eCommerce Kitting: Reducing Cost by Kitting Orders in AdvanceSeptember 25, 2014 by admin
For the uninitiated, eCommerce kitting refers to pre-assembly of order items into packaged kits instead of picking and packing orders as they come in. There are several types of kitting, but for eCommerce purposes, this usually comes into play by bundling products based on ordering patterns, pre-packing kits as part of 3rd party website orders (think Food52, ShopHQ, and others), or as part of a daily deal or crowdfunding campaign, where the orders are usually very similar to one another and can be grouped.
Kitting is an excellent way to save cost, as it will take much less time to process 100 of the same order in one picking session rather than individually picking each order one by one. In most instances, several laborers can be put on a kitting line, where one person prepares the product, another packs the boxes, and another seals the boxes and affixes the packing slip. Essentially, this creates an assembly line that saves time and, in turn, puts more money in your company coffers.
A Few Kitting Case Studies:
eCommerce Kitting Case #1
Jennifer operates a fitness apparel and accessories business, including instructional DVDs. To generate funding and kick off marketing for her new product line, she runs a campaign on Kickstarter. She sets up three types of rewards, one with 3 products, another with 4, and another with 5. Her campaign becomes fully funded, and she receives 100, 200, and 300 backers for each reward, respectively.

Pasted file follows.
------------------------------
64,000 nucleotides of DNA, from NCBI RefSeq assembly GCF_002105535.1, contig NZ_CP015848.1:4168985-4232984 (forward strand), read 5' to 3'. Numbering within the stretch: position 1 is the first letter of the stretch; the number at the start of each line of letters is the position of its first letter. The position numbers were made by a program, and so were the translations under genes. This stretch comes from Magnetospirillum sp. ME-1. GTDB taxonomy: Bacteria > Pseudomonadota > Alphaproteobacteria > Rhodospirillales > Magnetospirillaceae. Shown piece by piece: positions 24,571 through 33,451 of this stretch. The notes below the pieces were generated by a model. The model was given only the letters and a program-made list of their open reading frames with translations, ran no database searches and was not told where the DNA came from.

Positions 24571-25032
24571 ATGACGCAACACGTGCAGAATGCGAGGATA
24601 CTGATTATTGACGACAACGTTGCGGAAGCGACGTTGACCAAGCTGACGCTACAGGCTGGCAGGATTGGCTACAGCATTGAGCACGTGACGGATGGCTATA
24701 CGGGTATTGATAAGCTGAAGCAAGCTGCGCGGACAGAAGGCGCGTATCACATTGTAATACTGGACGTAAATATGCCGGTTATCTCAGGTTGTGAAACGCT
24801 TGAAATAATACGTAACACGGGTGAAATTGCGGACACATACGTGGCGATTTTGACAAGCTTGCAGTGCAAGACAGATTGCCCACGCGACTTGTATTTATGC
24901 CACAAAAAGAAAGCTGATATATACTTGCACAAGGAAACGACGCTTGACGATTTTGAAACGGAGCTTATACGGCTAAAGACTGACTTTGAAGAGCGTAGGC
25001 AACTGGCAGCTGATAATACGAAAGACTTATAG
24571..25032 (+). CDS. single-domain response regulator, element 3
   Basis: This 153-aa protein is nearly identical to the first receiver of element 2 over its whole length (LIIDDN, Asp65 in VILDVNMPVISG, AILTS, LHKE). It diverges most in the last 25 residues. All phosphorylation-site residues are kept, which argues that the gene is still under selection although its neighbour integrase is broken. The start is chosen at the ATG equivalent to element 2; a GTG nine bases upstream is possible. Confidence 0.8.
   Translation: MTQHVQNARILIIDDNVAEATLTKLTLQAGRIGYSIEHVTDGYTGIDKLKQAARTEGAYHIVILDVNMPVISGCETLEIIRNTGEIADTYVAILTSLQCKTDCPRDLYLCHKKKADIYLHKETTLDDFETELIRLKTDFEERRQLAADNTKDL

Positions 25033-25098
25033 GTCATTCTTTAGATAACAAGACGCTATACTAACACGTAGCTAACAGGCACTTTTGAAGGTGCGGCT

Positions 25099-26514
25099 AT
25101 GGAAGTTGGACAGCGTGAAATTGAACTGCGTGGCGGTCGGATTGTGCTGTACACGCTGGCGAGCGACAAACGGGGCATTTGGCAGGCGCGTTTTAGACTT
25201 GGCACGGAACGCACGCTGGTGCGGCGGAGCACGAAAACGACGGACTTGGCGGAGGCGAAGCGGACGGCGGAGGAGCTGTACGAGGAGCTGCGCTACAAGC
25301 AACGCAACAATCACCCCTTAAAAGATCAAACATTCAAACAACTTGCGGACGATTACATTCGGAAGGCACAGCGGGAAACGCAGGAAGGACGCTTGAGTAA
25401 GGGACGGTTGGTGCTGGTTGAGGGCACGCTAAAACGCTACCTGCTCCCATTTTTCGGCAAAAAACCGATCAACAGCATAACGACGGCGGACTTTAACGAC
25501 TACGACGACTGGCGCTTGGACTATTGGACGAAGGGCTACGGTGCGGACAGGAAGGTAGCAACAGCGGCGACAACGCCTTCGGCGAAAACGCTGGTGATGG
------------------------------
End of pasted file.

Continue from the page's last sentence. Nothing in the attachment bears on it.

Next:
She notifies her fulfillment house that she has several groups of orders ready for kitting. Instead of paying $1.50 for the first item and $.50 for each additional item (hypothetically), she works with her account manager, who conducts a time study and determines that the kitted orders can be completed for $1.15, $1.25, and $1.35 per order, saving her over $1,100 dollars.
eCommerce Kitting Case #2
Donny has a greeting card and gifts company with both direct to consumer and wholesale customers. He sells cards and gifts individually online, but sells cards in 6-packs to wholesale clients. Instead of paying $1.50 plus $.50×5 for each order for wholesale cards, which would cost $4.50 order, Donny works with his fulfillment account manager to determine that one hundred 6-packs of a card can be assembled in two hours, costing him $150. Using normal order rates would have costed him $450, saving him a big chunk of change.
eCommerce Kitting Case #3
Brian has a Lacrosse equipment company and he ventures into a subscription model, where customers can sign up to receive a lacrosse ball, a deodorizing equipment bag ball, and a roll of tape each month. His subscriber list grows, from 250 to 500, then 1,000 customers. Instead of processing each order as they come in, Brian directs his fulfillment company to kit them in bulk the last week of each month, and ship them the first of each month. In doing so, the fulfillment company is able to cut 33% of handling from each order, allowing Brian to expand marketing for the subscription program.
In each case, kitting management is easier than it looks. Crowdfunding websites, for example, will allow you to export a spreadsheet of backers, which you can then send directly to your fulfillment company for processing. When taking orders via a normal eCommerce store, a direct integration to your fulfillment center Warehouse Management System should be available.
In total, it is wise always to seek ways to kit your orders or products in advance, which will save time and money for everyone involved.